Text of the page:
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Vixen: A Nameless Detective Novel


Vixen: A Nameless Detective Novel

In 1971, Bill Pronzini wrote a book called THE SNATCH, which he intended as a homage to Dashiell Hammett’s Continental Op by having his protagonist detective have no name. Almost half a century later and the longest-running detective series is still going strong with its 44th entry, VIXEN.

Getting a new Nameless book (although we learned decades ago that he does have a first name, Bill) is like getting a letter from a friend. Fans love to spend time with Bill, who has aged in real time and now works only one day a week, as well as his detective agency’s operatives: Tamara Corbin, the office computer whiz, and Jake Runyon, the experienced field operative still struggling to put his life together after the cancer death of his wife. Bill is everyman as crime solver.

The basic plot of VIXEN appeared in a small novella called FEMME that Pronzini published in 2012 through Cemetery Dance Publications. I read FEMME when it came out. VIXEN is greatly expanded from the novella, and I enjoyed them both. Bill tells us in the prologue that in almost half a century in law enforcement he has never encountered a real femme fatale, French for “deadly woman”: “Not even close. If you’d told me that one day I would, and that her brand of evil would be like nothing I could have ever imagined, I probably would have laughed and said no way.”

"Long may Bill Pronzini keep Nameless and his agency on the case. I cannot wait for the 45th book."

Then along comes Cory Beckett. Through a bail bondsman, Cory hires Bill’s agency to find her brother, Kenneth, who skipped bond on a charge of robbing a $20,000 necklace from his employer. Pronzini describes Bill’s first meeting with the femme: “But what you noticed first, and remembered most vividly, were her luminous gray-green eyes. They had a powerful magnetic quality; I could feel the pull of them, like being drawn into dark, calm water. It was only when you got to know who and what she was that you realized the calm surface was a lie, that underneath there weren’t only smoldering sexual fires but riptides and whirlpools and hungry darting things with razor-sharp teeth.”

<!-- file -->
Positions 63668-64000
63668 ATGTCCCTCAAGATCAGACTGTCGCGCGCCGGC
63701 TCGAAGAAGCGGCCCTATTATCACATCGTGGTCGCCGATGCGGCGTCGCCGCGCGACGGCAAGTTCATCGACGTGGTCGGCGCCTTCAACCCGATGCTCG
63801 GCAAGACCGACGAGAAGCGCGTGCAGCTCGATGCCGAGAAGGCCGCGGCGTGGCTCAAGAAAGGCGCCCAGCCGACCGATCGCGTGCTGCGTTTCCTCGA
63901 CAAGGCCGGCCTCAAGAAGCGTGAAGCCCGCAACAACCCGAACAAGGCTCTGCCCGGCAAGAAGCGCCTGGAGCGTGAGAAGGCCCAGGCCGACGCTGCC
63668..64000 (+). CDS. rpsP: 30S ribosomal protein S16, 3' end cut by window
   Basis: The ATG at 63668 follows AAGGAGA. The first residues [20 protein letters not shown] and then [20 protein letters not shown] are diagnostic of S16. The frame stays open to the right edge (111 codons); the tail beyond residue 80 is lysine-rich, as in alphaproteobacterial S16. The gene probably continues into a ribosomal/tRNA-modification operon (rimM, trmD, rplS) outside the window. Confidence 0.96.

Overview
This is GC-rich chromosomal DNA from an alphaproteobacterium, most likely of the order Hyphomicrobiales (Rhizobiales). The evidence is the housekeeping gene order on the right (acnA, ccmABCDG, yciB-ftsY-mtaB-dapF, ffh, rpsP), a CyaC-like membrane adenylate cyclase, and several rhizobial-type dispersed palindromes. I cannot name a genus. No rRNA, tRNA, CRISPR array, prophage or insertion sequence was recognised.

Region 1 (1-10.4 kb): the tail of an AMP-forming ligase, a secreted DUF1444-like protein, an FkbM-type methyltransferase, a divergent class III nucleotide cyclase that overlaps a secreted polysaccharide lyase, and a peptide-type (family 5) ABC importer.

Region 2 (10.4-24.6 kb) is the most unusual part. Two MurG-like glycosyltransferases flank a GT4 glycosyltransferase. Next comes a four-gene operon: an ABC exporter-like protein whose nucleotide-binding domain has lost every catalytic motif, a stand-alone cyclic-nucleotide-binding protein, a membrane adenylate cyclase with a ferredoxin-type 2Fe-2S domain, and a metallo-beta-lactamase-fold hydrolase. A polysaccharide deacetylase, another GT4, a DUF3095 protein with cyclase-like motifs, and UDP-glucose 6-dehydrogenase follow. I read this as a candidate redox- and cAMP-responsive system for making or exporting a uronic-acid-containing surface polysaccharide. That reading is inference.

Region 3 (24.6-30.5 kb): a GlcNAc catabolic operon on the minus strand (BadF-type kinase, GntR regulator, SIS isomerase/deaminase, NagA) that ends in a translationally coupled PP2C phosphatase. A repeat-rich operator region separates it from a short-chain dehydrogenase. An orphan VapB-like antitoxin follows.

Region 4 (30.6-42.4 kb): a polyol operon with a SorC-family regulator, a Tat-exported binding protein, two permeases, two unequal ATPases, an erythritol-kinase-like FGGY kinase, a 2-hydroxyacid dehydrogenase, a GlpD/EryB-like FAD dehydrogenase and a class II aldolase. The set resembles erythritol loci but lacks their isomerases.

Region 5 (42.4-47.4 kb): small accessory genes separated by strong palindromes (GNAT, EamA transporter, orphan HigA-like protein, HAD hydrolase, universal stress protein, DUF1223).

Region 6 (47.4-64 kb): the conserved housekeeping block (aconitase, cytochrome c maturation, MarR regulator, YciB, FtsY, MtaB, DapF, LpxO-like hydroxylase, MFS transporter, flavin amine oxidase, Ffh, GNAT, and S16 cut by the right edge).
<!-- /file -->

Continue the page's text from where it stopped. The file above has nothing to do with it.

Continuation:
Yikes. Hold on to your wallet. This would have been good advice when Bill and Tamara discover that Cory makes a habit of hooking up with men with money. Jake does his job easily enough and soon tracks down Kenneth, who turns out to be terrified of going back to San Francisco with his sister. For good reason, it develops.

The wild ride is on as Bill seeks the truth and tries to figure out and foil Cory’s game and Jake tries to help Kenneth. Bill visits Cory in her apartment but notes: “Vamp stuff doesn’t work on me; I’ve been around too long, seen too much, and I happen to believe in the sanctity of marriage.” Otherwise, it would be a far different book indeed. But rest assured mystery fans, blood is going to spill and tension build to a horrific climax.

The femme fetale has a long history in literature, daring back to Circe, the mythological Greek goddess of magic. About a century ago, the femme fatale was born in the hardboiled pulps, and James M. Cain wrote about femmes who would later help create film noir in movies like Double Indemnity and The Postman Always Rings Twice. But as the role of women in society began to change, these ladies used sex, not magic, to ensnarl the male, like a spider catching its prey.

It is interesting to note that in both print and especially movies, controlled by the Production Code, there were limits a century ago on what you could show anybody doing, especially if it involved getting away with murder. In neo-noirs, like the brilliant The Last Seduction in 1994 and 1981’s Body Heat, modern femmes were actually allowed to get over on men and get away with their crimes. And for these liberated women, audiences could not help but root for them. The world had changed.

VIXEN is old school in that Nameless readers expect good to triumph over evil. But that in no way diminished the enjoyment that fans of hardboiled pulp and film noir, like me, will get out of it. Towards the end of this book, Jake, in looking back over his shattered life, gives a classic definition of noir: “Lucky. Two of the luckiest people in the world… Until all the luck ran out.” And when that happens, you are in noir territory. The luck runs out, and great fiction and movies result.

Long may Bill Pronzini keep Nameless and his agency on the case. I cannot wait for the 45th book.

Reviewed by Tom Callahan on July 2, 2015

Vixen: A Nameless Detective Novel
by Bill Pronzini

  • Publication Date: June 23, 2015
  • Genres: Fiction, Mystery
  • Hardcover: 224 pages
  • Publisher: Forge Books
  • ISBN-10: 0765335689
  • ISBN-13: 9780765335685